• Eve Rudkin

Calming ourselves in the face of the storm

Updated: Apr 20

You can’t calm the storm, so stop trying. What you can do is calm yourself. The storm will pass -Timber Hawkeye

In recent weeks, in the face of Covid 19, I have been noticing an impulse to find out more information about the disease, thinking through the many effects of this health and economic crisis, running through different possible future scenarios, gearing myself up to take on the challenge of the changes I will face. Whenever I do this, I end up feeling frazzled, disorientated and agitated.

If we are overwhelmed by events, our nervous system perceives a “threat” and turns on its fight/flight mode, with many interrelated effects on our bodies and minds.

How do we help ourselves in this situation? We do need to recognise what is going on, seeing our turmoil as a wise message from our body and mind. It reminds us to ask ourselves what we can best do for ourselves at this time. Is that impulse to control this uncontrollable situation helpful? Without calm reflection, our scramble to deal with it is not helping us. Instead, we need to cultivate feeling grounded, oriented and being calmly present. When we feel at peace, it makes us and those around us feel secure and comforted. We can concentrate on what we can control.

So at this time, the following suggestions are here to help you find calm in the storm. They all have a common theme which goes to the core of the definition of mindfulness, that when we choose to place our attention on something, with a certain compassionate attitude, we calm our minds. Our attention can ‘rest’ in this place and the mind settles like a shaken snow globe that is set quietly down.


Contact me to be sent a free short audio file of a grounding practice. Read on to learn grounding, calming options.

1. A real sense of connection with others - Giving our full attention to people is a gift for them and for us. It soothes us, calms us down.

2. Using all our senses in nature - Being in nature is a really restorative option at this time. It might be watching the sky, listening to birds, smelling autumn leaves, or feeling the wind on our faces. Nature can remind us of perspective when we are caught up in our problems.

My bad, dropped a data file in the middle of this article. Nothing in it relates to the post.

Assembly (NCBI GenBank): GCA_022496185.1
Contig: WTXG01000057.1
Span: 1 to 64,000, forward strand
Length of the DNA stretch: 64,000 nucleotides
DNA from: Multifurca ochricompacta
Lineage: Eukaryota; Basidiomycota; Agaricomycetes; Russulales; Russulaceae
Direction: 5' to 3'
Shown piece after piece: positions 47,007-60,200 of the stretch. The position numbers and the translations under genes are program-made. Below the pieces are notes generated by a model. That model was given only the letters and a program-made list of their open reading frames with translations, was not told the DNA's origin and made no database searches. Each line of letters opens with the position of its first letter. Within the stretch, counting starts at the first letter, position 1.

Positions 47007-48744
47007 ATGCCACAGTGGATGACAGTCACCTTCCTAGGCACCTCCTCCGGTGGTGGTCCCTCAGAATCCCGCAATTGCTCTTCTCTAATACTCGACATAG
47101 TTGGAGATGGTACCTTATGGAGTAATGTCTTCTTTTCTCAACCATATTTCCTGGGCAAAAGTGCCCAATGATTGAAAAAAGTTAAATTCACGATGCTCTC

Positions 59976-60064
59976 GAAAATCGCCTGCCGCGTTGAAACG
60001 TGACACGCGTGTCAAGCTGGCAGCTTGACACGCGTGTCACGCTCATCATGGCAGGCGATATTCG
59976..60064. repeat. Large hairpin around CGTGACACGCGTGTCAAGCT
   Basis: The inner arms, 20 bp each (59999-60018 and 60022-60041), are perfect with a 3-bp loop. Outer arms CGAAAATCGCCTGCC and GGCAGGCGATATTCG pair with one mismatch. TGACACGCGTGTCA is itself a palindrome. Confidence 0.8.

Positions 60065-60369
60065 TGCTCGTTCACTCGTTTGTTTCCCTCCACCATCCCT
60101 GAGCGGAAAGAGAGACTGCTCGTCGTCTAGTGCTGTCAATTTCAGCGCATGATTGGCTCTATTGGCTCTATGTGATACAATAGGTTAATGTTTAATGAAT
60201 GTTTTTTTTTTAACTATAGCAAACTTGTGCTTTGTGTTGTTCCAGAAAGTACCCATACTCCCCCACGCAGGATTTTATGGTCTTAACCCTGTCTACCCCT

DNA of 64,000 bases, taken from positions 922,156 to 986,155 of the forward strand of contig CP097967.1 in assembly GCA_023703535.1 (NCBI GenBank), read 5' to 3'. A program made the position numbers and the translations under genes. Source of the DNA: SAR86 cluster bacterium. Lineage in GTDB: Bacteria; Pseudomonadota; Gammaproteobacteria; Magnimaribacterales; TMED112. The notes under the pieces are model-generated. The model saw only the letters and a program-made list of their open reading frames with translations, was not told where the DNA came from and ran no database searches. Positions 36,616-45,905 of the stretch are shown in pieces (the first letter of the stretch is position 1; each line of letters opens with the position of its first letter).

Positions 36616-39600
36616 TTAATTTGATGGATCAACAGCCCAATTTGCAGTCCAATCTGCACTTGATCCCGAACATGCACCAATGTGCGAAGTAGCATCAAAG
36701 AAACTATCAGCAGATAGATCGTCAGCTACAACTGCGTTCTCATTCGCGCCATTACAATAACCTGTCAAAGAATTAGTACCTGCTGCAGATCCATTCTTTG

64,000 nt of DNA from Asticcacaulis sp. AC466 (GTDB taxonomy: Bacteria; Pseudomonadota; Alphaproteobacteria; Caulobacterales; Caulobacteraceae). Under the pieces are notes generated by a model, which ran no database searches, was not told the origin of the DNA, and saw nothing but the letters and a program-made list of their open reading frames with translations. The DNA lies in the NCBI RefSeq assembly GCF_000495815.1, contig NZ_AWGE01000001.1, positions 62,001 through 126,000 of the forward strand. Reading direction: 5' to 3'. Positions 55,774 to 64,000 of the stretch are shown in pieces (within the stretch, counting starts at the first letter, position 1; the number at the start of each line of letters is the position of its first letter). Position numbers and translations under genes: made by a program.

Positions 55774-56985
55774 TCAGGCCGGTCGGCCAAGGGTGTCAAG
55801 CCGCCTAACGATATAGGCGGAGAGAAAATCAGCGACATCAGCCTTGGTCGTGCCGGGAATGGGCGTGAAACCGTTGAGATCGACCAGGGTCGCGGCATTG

3. Movement – All movement gives us opportunity to be present in our bodies. The slow movement taught in Mindfulness-Based Stress Reduction is designed to guide us to become more aware of the felt sense of our bodies, and this quietens the busy mind.

4. Anchors - A great way to find a resting place for the agitated mind is using an ‘anchor’ that you know works for you. This can be brought into play at any time when you are feeling stressed or ungrounded.

Anchors are somewhere we place our attention to help support our mental stability. Below are several anchors commonly used in mindfulness. You probably know about using the breath. It is worthwhile experimenting with a variety of anchoring exercises to find out what makes you feel most ‘anchored.’ You could try it now, taking a couple of minutes.

In each of these exercises, gently bring your attention back to the ‘anchor’ each time your mind wanders. Not telling yourself off when your mind gets caught up in thoughts, but knowing that is just how minds work.

1: Body sensations: move your attention to a sensation you can feel in your body. It might be your bottom on the seat, your feet on the floor or your hands cupped together. Rest your attention there for a minute.

2: Awareness of sound: Place your attention on the experience of hearing, noticing sounds in your environment, maybe even inside your body. Rest your attention here for a minute.

3: Breath: Shift your attention to your breath. You might experience the breath as it comes in and out of the nostrils, or the expansion and contraction of your ribcage, or the movement of the abdomen. Rest your attention here for a minute.

Reflect on which anchor felt best for you. In the coming days you might like to experiment with using these anchors and noticing which feels best for you.

The breath holds our attention more easily because it is dynamic and tangible. However, at times of agitation the breath may only increase our feeling of instability, so it is good to have other anchoring options.

All of them are options for you to try to cultivate calmness. Feeling grounded gives us time and space to adjust to the changing world and a good foundation for flourishing in this new reality.


I wish you all the best, Eve

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Eve Rudkin